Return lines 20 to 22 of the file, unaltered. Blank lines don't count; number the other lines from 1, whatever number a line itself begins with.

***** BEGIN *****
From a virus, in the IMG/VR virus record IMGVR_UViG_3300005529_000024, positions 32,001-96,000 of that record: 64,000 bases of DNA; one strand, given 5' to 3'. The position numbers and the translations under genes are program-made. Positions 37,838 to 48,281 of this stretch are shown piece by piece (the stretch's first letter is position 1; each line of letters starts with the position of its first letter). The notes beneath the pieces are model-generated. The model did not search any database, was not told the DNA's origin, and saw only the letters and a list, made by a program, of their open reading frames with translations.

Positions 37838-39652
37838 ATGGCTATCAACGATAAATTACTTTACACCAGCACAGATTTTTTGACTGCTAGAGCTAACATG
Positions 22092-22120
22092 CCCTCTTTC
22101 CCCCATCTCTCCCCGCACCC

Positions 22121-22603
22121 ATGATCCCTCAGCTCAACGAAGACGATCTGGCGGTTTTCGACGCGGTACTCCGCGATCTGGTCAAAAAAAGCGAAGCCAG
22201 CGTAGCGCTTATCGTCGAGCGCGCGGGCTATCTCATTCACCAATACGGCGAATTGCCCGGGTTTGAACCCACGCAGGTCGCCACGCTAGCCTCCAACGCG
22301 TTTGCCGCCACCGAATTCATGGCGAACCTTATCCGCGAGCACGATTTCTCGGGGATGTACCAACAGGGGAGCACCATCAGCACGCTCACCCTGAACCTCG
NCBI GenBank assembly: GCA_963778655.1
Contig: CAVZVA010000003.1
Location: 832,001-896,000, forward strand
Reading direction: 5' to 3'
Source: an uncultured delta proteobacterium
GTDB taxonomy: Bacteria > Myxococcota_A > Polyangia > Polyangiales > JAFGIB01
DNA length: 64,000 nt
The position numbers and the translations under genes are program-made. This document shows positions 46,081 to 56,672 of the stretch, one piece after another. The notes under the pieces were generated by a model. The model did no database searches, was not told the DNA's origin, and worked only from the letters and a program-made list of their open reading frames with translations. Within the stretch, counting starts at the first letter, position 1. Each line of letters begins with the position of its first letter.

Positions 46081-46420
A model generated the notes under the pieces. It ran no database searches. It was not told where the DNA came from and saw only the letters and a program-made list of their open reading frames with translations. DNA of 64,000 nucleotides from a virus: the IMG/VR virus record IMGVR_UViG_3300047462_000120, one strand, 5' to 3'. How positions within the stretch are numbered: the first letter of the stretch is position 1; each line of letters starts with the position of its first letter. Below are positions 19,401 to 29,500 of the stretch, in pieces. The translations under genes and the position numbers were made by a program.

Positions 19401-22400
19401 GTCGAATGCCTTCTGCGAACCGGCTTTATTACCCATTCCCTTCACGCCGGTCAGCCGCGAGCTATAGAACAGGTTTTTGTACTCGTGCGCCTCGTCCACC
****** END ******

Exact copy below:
A model generated the notes under the pieces. It ran no database searches. It was not told where the DNA came from and saw only the letters and a program-made list of their open reading frames with translations. DNA of 64,000 nucleotides from a virus: the IMG/VR virus record IMGVR_UViG_3300047462_000120, one strand, 5' to 3'. How positions within the stretch are numbered: the first letter of the stretch is position 1; each line of letters starts with the position of its first letter. Below are positions 19,401 to 29,500 of the stretch, in pieces. The translations under genes and the position numbers were made by a program.

Positions 19401-22400
19401 GTCGAATGCCTTCTGCGAACCGGCTTTATTACCCATTCCCTTCACGCCGGTCAGCCGCGAGCTATAGAACAGGTTTTTGTACTCGTGCGCCTCGTCCACC